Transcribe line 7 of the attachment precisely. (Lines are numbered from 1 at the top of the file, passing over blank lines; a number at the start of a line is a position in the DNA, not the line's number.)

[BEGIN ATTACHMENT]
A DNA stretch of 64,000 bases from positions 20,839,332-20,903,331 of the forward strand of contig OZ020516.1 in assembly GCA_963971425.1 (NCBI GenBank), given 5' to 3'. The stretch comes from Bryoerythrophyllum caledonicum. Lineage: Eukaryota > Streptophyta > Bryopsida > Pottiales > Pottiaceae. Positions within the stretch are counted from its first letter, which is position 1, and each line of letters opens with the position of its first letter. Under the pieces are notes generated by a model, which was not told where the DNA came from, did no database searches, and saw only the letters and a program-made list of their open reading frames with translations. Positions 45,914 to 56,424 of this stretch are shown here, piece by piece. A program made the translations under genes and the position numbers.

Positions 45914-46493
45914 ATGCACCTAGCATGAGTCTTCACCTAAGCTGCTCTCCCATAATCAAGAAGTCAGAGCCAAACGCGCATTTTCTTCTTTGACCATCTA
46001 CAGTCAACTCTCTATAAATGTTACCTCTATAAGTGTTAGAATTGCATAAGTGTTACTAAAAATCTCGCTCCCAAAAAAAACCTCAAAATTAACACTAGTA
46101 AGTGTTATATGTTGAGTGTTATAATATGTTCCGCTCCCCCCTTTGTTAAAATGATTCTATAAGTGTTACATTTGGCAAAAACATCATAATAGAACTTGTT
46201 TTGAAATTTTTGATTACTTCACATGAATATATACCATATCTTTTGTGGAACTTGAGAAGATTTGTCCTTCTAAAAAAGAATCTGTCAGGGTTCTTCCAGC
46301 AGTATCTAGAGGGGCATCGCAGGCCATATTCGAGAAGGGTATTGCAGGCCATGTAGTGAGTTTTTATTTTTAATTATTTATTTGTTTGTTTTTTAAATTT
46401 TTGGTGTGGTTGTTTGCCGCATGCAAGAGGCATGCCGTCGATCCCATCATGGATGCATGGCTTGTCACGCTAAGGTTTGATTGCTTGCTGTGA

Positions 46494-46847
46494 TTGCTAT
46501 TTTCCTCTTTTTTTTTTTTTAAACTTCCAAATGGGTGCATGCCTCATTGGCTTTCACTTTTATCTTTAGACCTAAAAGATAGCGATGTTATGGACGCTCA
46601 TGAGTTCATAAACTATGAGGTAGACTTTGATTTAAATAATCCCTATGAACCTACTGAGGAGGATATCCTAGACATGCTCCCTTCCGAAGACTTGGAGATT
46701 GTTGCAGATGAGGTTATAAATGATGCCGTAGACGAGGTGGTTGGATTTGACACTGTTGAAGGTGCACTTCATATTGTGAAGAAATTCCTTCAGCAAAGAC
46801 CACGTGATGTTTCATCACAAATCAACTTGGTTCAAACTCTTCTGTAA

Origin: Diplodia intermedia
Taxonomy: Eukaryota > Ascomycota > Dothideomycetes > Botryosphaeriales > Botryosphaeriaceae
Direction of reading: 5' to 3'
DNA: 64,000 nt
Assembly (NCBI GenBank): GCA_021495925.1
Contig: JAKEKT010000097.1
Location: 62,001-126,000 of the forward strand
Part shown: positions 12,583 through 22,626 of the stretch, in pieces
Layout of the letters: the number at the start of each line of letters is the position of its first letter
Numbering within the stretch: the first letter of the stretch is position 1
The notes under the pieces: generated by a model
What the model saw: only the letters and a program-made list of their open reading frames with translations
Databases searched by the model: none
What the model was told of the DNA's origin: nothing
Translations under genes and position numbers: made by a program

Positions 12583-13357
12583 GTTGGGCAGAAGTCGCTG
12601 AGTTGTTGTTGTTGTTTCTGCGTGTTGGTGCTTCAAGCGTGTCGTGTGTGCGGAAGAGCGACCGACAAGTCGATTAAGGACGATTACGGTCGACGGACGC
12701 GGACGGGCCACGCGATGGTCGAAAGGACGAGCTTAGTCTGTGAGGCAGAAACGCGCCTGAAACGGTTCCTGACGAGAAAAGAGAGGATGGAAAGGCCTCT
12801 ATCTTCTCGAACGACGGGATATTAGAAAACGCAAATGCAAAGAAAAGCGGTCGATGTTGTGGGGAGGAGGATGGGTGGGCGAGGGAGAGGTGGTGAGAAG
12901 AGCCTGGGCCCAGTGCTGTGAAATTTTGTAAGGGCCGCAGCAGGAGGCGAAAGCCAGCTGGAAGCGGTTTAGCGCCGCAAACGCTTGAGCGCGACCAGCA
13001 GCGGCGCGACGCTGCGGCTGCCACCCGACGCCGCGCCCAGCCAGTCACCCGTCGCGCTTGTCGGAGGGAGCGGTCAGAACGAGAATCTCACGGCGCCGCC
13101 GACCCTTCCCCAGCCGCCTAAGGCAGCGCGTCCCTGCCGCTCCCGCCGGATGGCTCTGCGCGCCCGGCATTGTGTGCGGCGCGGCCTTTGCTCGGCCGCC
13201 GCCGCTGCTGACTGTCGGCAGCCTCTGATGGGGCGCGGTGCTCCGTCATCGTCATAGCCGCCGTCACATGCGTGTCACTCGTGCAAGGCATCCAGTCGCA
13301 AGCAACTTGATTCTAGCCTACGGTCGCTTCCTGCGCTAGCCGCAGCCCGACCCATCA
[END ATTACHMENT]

46301 AGTATCTAGAGGGGCATCGCAGGCCATATTCGAGAAGGGTATTGCAGGCCATGTAGTGAGTTTTTATTTTTAATTATTTATTTGTTTGTTTTTTAAATTT